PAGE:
Organized labor is proving to be California high-speed rail's biggest booster and continues to urge state lawmakers and officials to move forward with the massive infrastructure project. Union support is one of the key reasons that Governor Newsom has thrown his weight behind high-speed rail since the beginning.
The project has been rough going and is behind-schedule and over-budget which has state leaders at a crossroads as to how to proceed. There are some that want the project scrapped entirely while others want to change focus to different sections of rail.
Robbie Hunter, head of State Building and Construction Trades Council of California, is pushing for the remainder of State allocated money be used for a stand alone rail section between Merced and Bakersfield. This is in contrast to many State lawmakers who want the sections in Southern California and the Bay Area to take priority.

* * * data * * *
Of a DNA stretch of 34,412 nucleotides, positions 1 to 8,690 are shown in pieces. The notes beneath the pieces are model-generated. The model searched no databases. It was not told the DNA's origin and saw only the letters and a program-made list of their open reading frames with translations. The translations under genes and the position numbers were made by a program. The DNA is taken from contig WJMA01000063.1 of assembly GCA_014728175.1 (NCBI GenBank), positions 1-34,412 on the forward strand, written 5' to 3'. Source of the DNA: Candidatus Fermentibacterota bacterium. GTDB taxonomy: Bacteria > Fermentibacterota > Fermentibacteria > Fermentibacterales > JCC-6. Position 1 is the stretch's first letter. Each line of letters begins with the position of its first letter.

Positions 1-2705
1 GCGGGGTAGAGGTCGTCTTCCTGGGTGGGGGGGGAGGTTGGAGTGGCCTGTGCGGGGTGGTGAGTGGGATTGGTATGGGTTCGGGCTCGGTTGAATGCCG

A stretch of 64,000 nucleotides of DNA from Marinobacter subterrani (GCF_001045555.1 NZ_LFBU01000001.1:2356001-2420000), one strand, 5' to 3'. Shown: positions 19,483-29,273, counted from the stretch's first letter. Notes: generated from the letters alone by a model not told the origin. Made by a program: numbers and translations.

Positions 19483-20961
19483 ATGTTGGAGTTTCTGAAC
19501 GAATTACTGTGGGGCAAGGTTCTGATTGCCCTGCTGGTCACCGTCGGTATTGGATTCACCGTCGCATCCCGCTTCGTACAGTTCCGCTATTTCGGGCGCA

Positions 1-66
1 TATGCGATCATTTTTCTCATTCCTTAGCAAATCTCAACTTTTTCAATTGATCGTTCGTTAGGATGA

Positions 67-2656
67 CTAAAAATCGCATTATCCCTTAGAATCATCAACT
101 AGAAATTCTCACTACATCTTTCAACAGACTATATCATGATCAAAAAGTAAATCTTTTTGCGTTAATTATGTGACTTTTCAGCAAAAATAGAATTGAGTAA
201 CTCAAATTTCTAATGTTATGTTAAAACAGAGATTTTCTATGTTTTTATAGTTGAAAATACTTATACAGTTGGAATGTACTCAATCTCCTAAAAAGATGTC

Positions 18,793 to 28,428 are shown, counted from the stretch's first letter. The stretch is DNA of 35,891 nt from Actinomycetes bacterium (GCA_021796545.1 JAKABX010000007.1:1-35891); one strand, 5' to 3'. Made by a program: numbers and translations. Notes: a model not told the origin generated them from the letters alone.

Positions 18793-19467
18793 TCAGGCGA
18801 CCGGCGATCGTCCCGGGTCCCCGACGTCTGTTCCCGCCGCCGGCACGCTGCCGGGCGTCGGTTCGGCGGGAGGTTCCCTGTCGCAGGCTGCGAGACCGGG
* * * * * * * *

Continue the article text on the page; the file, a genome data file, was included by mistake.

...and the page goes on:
Hunter says of sticking with building in the Central Coast vs. refocusing on urban areas, “I am doing my best to build things that we need, not build because we want jobs,” he said. This is in response to the assertion that building in more urban areas would yield more jobs.
The Carpenters, a labor union that doesn't fall under Hunter's umbrella, took a pragmatic stance, “I can see both arguments,” said Dan Langford, executive secretary and treasurer of the Southwest Regional Carpenters Council. “It makes sense to have high-speed rail where it is most needed. Either way, it creates opportunity for members.”
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